Sunday, 21 September 2014

Book Review: The Lost Pre-Raphaelite

Although I keep an eye on the new releases of books about Pre-Raphaelite subjects, I had completely missed mention of the book I'm reviewing today until David Thompson emailed me about it over on my Facebook page, The Stunner's Boudoir.  I immediately begged a review copy from the publishers...

When offered a book about a 'lost' Pre-Raphaelite artist called Robert Bateman, my arrogant-cow attitude immediately said 'Well, I've heard of him, how lost can he be?' Indeed, I've used his best known paintings here on the blog before, especially this one:

The Dead Knight
I've always loved this picture because you can barely see the subject.  Anyway, my arrogance aside, that is not the point of the book.  Certainly this is an account of a Pre-Raphaelite artist who is not as well known as the others, who fashion and time left behind a bit, but there is more in the attribution of 'lost' then mere reputation.

Robert Bateman was an artist in the second wave of Pre-Raphaelitism.  He was a member of the Dudley School, a grouping of artists that included Edward Burne-Jones and Simeon Solomon and he moved to being a part of the Grosvenor Gallery set.  His artistic output appeared spasmodic and he also dabbled in architecture, sculpture and botany.  He came from reasonable amounts of money, mixed with people with reasonable amounts of money and many of the names in the story will be familiar to you.  He married later in life to an older widow and they died within a month of each other in the 1920s.  These are the facts and it's easy to see why Bateman may have been overlooked in favour of other artists whose lives had a bit more public spice, shall we say.  Mind you, isn't that so utterly true of life, that those who clumsily and publicly mishandle life's eventuality are given far more notice and public worth than those who just get on with things with rather more dignity.  The early mention of Burne-Jones and Solomon in the book makes complete sense as you progress through Bateman's life and secrets.

Bateman's artistic reputation was pretty much lost between the wars.  He doesn't appear in my early 20th century Pre-Raphaelite books, although some really random people are present in the Percy Bate one from 1910.  I suppose I'm lucky enough to have started my Pre-Raphaelite research (and life) after the 1960s when more of the artists were rediscovered and written about.  Bateman himself enjoyed a brief rediscovery in 1966, and his paintings of a dead knight and some mandrake pluckers started appearing in books and exhibitions in the 1990s. But you wouldn't think there would be enough to hold your interest for over 300 pages...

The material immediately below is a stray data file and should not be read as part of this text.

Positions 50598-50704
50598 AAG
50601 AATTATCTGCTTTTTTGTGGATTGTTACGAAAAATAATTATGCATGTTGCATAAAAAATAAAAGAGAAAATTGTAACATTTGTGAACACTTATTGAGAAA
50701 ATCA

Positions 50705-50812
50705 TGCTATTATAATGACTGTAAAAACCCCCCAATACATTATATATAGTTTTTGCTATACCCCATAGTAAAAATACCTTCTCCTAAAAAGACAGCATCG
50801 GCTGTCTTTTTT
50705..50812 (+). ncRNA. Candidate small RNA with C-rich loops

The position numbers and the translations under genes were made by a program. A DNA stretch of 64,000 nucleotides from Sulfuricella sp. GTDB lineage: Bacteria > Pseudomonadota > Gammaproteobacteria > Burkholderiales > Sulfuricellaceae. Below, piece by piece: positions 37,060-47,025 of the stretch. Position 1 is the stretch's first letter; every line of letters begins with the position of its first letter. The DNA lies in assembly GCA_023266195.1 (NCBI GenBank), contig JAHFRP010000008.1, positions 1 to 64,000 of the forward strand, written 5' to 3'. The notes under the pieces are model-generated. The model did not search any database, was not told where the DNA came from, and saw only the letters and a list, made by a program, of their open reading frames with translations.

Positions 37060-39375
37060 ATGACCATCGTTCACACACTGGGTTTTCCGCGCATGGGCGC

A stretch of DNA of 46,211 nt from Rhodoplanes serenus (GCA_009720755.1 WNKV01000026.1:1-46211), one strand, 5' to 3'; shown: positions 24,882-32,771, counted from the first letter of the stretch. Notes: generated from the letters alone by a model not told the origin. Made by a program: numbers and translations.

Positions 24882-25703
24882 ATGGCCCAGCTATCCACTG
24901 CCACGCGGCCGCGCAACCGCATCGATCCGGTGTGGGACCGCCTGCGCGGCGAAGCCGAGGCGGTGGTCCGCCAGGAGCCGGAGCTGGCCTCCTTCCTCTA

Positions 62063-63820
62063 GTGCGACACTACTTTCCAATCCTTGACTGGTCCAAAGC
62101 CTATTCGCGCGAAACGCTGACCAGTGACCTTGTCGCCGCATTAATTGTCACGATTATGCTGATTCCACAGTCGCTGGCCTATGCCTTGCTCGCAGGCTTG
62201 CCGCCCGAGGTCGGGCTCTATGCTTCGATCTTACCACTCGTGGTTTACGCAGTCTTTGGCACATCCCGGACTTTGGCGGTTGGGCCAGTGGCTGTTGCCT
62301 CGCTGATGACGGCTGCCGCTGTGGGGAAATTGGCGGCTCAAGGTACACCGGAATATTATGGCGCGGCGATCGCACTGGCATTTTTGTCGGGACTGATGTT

Three Women Plucking a Mandrake
Firstly, Nigel Daly is a wonderful writer.  I would not have loved this book half as much if it wasn't for the pace and humour of his narrative.  This is not a straightforward biography and galloping through it with such charming company is worth anyone's time, in my opinion.  In essence, this is a book about two lovely chaps buying a house and uncovering a mystery.  Anyone who looks at a mad old house in an advert and responds 'We'll have to buy it, obviously' is welcome to come round for tea whenever they fancy it.

Heloise and Abelard (1879)
The adventures of Nigel and his partner Brian (who restore period houses when they are not embarking on art mystery capers) are what makes the book.  They are experts in houses and the details of the buildings they visit make you feel like you are there beside them.  However, the knowledge they have about the Victorian art scene is learnt as the story goes on.  I thought this would irritate me, that the reader would be informed of 'discovered facts' as if no-one else knew who Burne-Jones, Simeon Solomon etc were.  I could not have been more wrong.  The sheer joy of discovery, the seeking to understand, to place in context is refreshing.  There is no pretension that the author knows more than the reader, just an exuberance of sharing, of us all tumbling along towards the final chapters by which point I was too emotionally involved with everyone not to cry a bit.

Reading of Love, HE Being By (1874)
There is only so much I can tell you about the revelations of the book because there are twists and turns.  I agree that it is like a real life Possession by A S Byatt, or That Summer by Lauren Willig, where the art leads you to some real life revelations that you don't see coming at all.  Yes, there are things I wished had been explored like the connection to the Souls (even though Nigel and Brian visited Mells) and the final chapters are quite speculative. Saying that their reasoning is well argued and very persuasive and it's one hell of a story. I can only urge you to buy this wonderful book and be swept along by it.

The Artist's Wife (1886)
Buy the book here (Amazon US) or here (UK) and love it as much as I did.


  1. Sounds good my Mother lived in Biddulph where I believe the house is

  2. A very pretentious acquaintance of mine was recommending this book, so I was inclined to ignore it. Thanks to your review, I'll look into it after all!

  3. I have made a comment before I have read the book as soon as it came out I lived in Biddulph for 2 years and my mother for 40 I was so pleased to read that someone had restored a house in that area read the book loved it and your post.


Many thanks for your comment. I shall post it up shortly! Kx